|2008||April||Hadoop world record fastest system to sort a terabyte of data. Running on a 910-node cluster, Hadoop sorted one terabyte in 209 seconds|||
|2008||May||Hadoop wins TeraByte Sort (World Record sortbenchmark.org)|||
|2008||July||Hadoop wins Terabyte Sort Benchmark|||
|2008||October||Loading 10TB/day in Yahoo clusters|||
|2008||October||Cloudera, Hadoop distributor is founded|||
|2008||November||Google MapReduce implementation sorted one terabyte in 68 seconds|||
|2009||March||Yahoo runs 17 clusters with 24,000 machines|||
|2009||April||Hadoop sorts a petabyte|||
|2009||May||Yahoo! used Hadoop to sort one terabyte in 62 seconds|||
|2009||June||Second Hadoop Summit|||
|2009||June||Second Hadoop Summit|||
|2009||July||Hadoop Core is renamed Hadoop Common|||
|2009||July||MapR, Hadoop distributor founded|||
|2009||July||HDFS now a separate subproject|||
|2009||July||MapReduce now a separate subproject|||
|2010||January||Kerberos support added to Hadoop|||
|2010||May||Apache HBase Graduates|||
|2010||June||Third Hadoop Summit|||
|2010||June||Yahoo 4,000 nodes/70 petabytes|||
|2010||June||Facebook 2,300 clusters/40 petabytes|||
|2010||September||Apache Hive Graduates|||
|2010||September||Apache Pig Graduates|||
|2011||January||Apache Zookeeper Graduates|||
|2011||January||Facebook, LinkedIn, eBay and IBM collectively contribute 200,000 lines of code|||
|2011||March||Apache Hadoop takes top prize at Media Guardian Innovation Awards|||
|2011||June||Rob Beardon and Eric Badleschieler spin out Hortonworks out of Yahoo.|||
|2011||June||Yahoo has 42K Hadoop nodes and hundreds of petabytes of storage|||
|2011||June||Third Annual Hadoop Summit (1,700 attendees)|||
|2011||October||Debate over which company had contributed more to Hadoop.|||
|2012||January||Hadoop community moves to separate from MapReduce and replace with YARN|||
|2012||June||San Jose Hadoop Summit (2,100 attendees)|||
|2012||November||Apache Hadoop 1.0 Available|||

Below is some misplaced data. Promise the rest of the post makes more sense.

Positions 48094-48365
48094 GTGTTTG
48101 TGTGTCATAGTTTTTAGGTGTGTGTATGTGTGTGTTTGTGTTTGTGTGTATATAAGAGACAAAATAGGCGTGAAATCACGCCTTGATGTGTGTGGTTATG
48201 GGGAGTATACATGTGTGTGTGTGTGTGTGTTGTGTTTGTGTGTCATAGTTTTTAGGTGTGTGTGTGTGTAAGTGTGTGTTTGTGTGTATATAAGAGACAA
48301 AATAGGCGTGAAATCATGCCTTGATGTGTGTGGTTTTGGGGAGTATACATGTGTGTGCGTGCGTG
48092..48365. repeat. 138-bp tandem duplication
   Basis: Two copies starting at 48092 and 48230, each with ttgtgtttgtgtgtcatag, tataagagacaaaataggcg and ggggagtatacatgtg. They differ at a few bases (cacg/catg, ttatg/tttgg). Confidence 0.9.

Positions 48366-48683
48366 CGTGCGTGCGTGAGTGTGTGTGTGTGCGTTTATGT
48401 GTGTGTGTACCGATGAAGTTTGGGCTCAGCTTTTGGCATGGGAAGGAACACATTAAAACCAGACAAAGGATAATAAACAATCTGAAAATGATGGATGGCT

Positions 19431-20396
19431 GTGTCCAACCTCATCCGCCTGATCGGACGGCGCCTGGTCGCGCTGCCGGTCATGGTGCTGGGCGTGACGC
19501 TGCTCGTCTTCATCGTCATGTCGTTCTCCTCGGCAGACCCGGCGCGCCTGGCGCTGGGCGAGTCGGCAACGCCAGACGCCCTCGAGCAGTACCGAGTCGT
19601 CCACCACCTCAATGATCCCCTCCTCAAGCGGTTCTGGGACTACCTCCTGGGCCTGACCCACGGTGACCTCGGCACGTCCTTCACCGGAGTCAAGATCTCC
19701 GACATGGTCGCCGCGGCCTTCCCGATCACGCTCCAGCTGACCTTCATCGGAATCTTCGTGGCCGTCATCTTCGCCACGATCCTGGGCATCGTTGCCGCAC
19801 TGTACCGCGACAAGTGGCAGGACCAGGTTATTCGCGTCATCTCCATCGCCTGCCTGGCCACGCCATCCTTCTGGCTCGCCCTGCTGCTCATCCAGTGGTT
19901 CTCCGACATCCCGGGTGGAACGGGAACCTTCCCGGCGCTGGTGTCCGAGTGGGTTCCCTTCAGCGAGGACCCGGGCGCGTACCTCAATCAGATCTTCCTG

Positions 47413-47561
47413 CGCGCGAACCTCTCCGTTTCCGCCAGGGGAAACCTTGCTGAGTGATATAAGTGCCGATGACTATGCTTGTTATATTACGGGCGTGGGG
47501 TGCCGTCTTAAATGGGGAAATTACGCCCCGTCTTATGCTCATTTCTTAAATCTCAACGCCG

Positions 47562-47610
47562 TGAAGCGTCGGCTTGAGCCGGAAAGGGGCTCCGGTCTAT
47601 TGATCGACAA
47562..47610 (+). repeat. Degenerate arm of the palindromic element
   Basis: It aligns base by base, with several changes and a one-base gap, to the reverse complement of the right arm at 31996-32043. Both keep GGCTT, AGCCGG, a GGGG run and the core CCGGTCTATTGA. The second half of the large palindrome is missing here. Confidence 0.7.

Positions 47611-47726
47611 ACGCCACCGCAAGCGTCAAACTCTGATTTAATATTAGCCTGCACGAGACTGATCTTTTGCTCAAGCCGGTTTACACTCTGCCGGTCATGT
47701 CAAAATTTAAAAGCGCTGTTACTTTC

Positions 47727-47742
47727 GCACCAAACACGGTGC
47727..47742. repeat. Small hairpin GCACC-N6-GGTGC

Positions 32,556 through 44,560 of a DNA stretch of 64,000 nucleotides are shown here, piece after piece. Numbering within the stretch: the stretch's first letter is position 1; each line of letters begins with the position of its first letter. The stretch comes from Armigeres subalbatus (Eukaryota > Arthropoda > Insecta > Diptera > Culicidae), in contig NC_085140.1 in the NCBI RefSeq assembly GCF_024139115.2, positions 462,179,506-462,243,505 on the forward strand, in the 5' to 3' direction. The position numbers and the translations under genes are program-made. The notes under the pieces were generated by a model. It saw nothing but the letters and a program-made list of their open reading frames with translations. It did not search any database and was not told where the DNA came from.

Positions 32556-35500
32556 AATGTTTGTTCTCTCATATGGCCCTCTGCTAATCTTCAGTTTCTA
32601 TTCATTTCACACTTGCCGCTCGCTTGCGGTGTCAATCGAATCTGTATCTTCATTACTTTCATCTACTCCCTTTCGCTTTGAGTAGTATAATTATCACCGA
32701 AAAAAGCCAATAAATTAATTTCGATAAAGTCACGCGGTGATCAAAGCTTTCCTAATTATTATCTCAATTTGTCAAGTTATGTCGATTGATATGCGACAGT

|2013||March||Hadoop Summit - Amsterdam (500 attendees)|||
|2013||March||YARN deployed in production at Yahoo|||
|2013||June||San Jose Hadoop Summit (2,700 attendees)|||
|2013||October||Apache Hadoop 2.2 Available|||
|2014||February||Apache Hadoop 2.3 Available|||
|2014||February||Apache Spark top Level Apache Project|||
|2014||April||Hadoop summit Amsterdam (750 attendees)|||
|2014||June||Apache Hadoop 2.4 Available|||
|2014||June||San Jose Hadoop Summit (3,200 attendees)|||
|2014||August||Apache Hadoop 2.5 Available|||
|2014||November||Apache Hadoop 2.6 Available|||
|2015||April||Hadoop Summit Europe|||
|2015||June||Apache Hadoop 2.7 Available|||
Hadoop consists of the Hadoop Common package, which provides filesystem and OS level abstractions, a MapReduce engine (either MapReduce/MR1 or YARN/MR2) and the Hadoop Distributed File System (HDFS). The Hadoop Common package contains the necessary Java ARchive (JAR) files and scripts needed to start Hadoop.
For effective scheduling of work, every Hadoop-compatible file system should provide location awareness: the name of the rack (more precisely, of the network switch) where a worker node is. Hadoop applications can use this information to execute code on the node where the data is, and, failing that, on the same rack/switch to reduce backbone traffic. HDFS uses this method when replicating data for data redundancy across multiple racks. This approach reduces the impact of a rack power outage or switch failure; if one of these hardware failures occurs, the data will remain available.
A small Hadoop cluster includes a single master and multiple worker nodes. The master node consists of a Job Tracker, Task Tracker, NameNode, and DataNode. A slave or worker node acts as both a DataNode and TaskTracker, though it is possible to have data-only worker nodes and compute-only worker nodes. These are normally used only in nonstandard applications.